Going, Going, Gone?
Think for a moment about a building you know well. Say the downtown Honolulu office building where you work or the Costco store where you stock up on giant strawberries. Now imagine that building in some distant future, facing its final days. Imagine that Costco sitting forlornly, paint peeling, doors covered with weathered sheets of plywood, surrounded by a fenced-off, vacant parking lot turned ash grey, with weeds growing up all around.
I wonder, would anyone try to save the Costco? Maybe, if, in those far-off days, the building represents a vanished way of life. Maybe then you’ll tell your refrigerator to order giant strawberries and they’ll get beamed into your home. People will cruise by the abandoned wreck of the Costco in their automated hovercrafts and say to each other, “Remember when we used to shop there? Ah, those were simpler times. You always got to see your neighbors there. Every time the strawberry teleporter is on the fritz, I miss those carefree days. Maybe somebody ought do something with that building, turn it into a museum or something.”
I don’t mean that as facetiously as it sounds. Working on this month’s feature on endangered historic buildings, every one of them once a vibrant part of people’s lives and work, got me thinking. When Maui High School students first filed into class in the 1920s, could they see a day when their brand-new buildings would be reduced to eerie ruins?
That’s when I started flipping the equation around, wondering which of the buildings I take for granted as permanent are, in fact, doomed. Will I open the newspaper someday to read that the Cades Schutte Building, where we put together this magazine, is slated for demolition? Or the apartment building where I live in Hawaii Kai? It seems so solid, 15 stories of reinforced concrete. But is it a building for the centuries? What does it have left, another 50 years? 100? Are there social or economic changes coming that would render the building as obsolete as Maui High School?
You don’t even have to be very old to see buildings you know boarded up, left to rot, taken down. As communities age, some things outlive their usefulness and somebody has to show up for the end of the party. When I attended Waipahu Intermediate School in the early ’80s, much of the campus still comprised graceful, 1920s Territorial school buildings, board-and-batten construction on concrete foundations. This was the original Waipahu High School campus built during the plantation days. To me, at age 12, it felt ancient, but I realize now that, at the time, the campus couldn’t have been more than 60 years old. Termites and the climate had done their work, however, and the buildings were in poor shape. Some time after I left, the state simply tore them all down.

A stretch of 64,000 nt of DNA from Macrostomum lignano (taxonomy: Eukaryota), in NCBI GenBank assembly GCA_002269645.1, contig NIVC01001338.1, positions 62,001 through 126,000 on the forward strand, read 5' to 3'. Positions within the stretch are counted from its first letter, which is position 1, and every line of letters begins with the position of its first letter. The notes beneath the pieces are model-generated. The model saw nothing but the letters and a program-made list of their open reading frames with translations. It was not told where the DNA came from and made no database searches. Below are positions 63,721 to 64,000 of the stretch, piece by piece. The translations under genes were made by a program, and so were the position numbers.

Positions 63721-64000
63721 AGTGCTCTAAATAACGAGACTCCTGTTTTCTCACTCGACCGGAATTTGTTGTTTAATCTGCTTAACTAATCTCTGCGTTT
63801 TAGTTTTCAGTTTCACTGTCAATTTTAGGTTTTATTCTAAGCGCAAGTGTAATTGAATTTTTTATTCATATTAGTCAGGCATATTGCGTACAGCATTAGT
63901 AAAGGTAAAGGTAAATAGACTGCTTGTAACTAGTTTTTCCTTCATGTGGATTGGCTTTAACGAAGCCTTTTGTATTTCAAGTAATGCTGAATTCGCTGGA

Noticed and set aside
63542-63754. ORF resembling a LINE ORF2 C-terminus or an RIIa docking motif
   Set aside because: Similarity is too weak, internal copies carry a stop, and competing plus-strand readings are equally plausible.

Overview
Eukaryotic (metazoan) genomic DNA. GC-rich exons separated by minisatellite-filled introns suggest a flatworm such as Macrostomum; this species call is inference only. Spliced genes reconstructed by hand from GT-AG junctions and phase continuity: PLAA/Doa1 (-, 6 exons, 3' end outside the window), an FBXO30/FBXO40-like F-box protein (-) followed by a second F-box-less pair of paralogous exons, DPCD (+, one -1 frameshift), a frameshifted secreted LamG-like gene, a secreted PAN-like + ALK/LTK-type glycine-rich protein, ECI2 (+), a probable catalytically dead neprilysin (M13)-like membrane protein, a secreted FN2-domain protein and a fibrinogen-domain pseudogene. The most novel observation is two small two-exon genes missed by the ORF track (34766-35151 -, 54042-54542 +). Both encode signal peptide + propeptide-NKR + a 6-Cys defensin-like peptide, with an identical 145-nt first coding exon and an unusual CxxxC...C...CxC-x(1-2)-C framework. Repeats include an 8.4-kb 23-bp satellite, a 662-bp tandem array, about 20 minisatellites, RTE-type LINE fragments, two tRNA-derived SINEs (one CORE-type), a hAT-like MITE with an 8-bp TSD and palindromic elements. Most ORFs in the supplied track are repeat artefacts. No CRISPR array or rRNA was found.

At the same time, in the 1980s, my family would often go on base at Barbers Point, visiting family doctors at the dispensary, getting groceries at the commissary. I bought Pink Floyd’s The Final Cut at the exchange, got a cool pair of Ray-Ban Wayfarer sunglasses from Frank at the optometry shop and saw Raiders of the Lost Ark at the base theater. Since then, of course, Barbers Point has mostly closed.
A couple of years ago, I drove out to Barbers Point to see what it was like and found a modern ghost town. Drifts of garbage blown by the wind had piled up against the doors of the exchange. Weeds sprouted tall out of every crack in the sidewalks. I couldn’t hear a sound, except the wind.
If you’d asked me in the ’80s which place I preferred, I would’ve said Barbers Point. Kids, as a rule, don’t like school, and the base trips were almost always for weekend fun, including long days at White Plains Beach. But now, I wish the state had refurbished the 1920s Waipahu campus instead of tearing it down—it was uniquely Hawaii and put a dignified, civic face on a stretch of Farrington Highway dominated by strip malls and low-income apartments. The abandoned Barbers Point facilities, on the other hand, just looked like run-down, generic buildings, nothing special at all. The sooner they are replaced, the better.
Well, enough. I’ve already exceeded the amount of nostalgia any writer in his 30s is allotted. Reminiscing about the past is one of the oldest clichés in the book, but I’ll leave you with just one more.
You don’t know what you’ve got until it’s gone.